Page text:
Mining magnates Gina Rinehart and Clive Palmer have their
fingerprints all over the Australian government submission to the second UN Rio
Earth Summit happening on June 20-22 in Brazil.
This meeting of world leaders is supposed to be "a chance to
move away from business-as-usual" and create sustainable solutions
to the world's most serious environmental problems - many of them caused by
unsustainable mining practices. But you'll never guess what the Australian government's
answer to these problems is: more mining of course!
In an open letter to Foreign Minister Bob Carr, Friends of
the Earth Australia, Quit Coal and AidWATCH have criticised the Australian
government strategy at Rio+20 and asked for an explanation of why Australia is
pushing 'sustainable mining', market expansion, and private financing as principles
to be adopted in the Summit's agreement.
Associate Professor James Goodman, Friends of the Earth Australia spokesperson,
says "Australia's position undermines efforts toward genuine
sustainability based on social rights, common ownership and stewardship over
the earth's resources."
The group is particularly shocked by the promotion of 'sustainable mining'
in the Australian submission to Rio+20.
"Sustainable mining is an oxymoron," says Dr Brett Hennig of Quit Coal. "Coal
being pulled out of the ground today came from forests that existed 300 million
years ago: that's about as unsustainable as you get. This is just another blatant
example of the mining sector determining government policy and trying to
greenwash what is an essentially unsustainable activity."
Communities across Australia are struggling to deal with the
social and environmental costs of the 'mining boom'. Australian state and
federal governments are enabling the encroachment of coal seam gas and Liquefied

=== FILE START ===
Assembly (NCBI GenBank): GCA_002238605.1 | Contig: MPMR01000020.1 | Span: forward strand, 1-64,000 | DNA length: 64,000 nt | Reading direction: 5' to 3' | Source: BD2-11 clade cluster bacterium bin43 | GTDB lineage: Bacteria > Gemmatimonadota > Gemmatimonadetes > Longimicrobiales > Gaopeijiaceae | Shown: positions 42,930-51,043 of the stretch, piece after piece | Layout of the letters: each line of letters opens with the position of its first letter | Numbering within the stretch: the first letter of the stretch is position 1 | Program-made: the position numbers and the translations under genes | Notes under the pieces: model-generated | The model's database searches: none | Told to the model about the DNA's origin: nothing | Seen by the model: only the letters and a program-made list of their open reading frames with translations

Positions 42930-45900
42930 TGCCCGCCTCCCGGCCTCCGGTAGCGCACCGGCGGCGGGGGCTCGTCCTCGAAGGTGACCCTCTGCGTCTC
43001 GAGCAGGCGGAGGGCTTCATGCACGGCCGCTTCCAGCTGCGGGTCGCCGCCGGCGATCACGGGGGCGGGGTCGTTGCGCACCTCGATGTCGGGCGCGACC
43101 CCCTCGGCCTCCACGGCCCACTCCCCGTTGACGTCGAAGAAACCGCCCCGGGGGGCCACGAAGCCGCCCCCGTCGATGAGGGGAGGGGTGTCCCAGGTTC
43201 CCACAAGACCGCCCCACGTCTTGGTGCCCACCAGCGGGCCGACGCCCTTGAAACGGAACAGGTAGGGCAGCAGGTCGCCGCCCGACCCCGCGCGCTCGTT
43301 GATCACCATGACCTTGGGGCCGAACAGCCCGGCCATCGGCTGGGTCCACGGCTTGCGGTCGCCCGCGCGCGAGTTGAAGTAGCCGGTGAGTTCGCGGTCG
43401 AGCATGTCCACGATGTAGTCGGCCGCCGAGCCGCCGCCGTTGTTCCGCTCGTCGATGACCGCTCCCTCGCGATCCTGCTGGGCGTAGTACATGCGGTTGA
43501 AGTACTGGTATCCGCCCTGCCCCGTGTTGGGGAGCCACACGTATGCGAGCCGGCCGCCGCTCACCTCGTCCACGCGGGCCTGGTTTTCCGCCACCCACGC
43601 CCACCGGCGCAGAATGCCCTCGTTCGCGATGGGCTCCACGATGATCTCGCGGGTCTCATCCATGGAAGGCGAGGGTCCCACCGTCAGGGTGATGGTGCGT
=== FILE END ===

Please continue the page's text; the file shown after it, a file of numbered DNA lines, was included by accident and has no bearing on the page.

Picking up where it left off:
Natural Gas (LNG) across the nation, major port expansions in Queensland and
NSW, uranium expansion and the imposition of a nuclear waste repository on
indigenous land at Muckaty station outside Alice Springs.
Financing for sustainable develop is also on the table at Rio+20. The Australian
submission includes a preference for spending aid to 'leverage private finance'
- the AusAID program is an example of fundamental problems associated with this
kind of approach. Under the new
$127 million Australian Mining for Development
Initiative, AusAID is helping large multinational mining companies,
including BHP Billiton, Newmont and Rio Tinto, to improve their sustainability
Liz Barrett, spokesperson from AidWatch says, "The
capture of aid funding for the mining industry clearly contradicts the
environmental objectives of the Australian aid program. And if Australia is
successful in establishing this approach at Rio, it will mean pledges from
developing countries will go to corporate hands rather than communities on the
On Thursday June 21st simultaneous protests will
be happening in Melbourne, Sydney and Canberra to make sure Bob Carr gets the
message: no matter what the mining companies say, you can't greenwash mining practises
and their environmentally detrimental effects.
Dr Brett Hennig on behalf of Quit Coal 0432 918 150
Associate Professors James Goodman (James.Goodman@uts.edu.au) and
Ariel Salleh on behalf of Friends of the Earth Australia
Liz Barrett on behalf of AidWatch email@example.com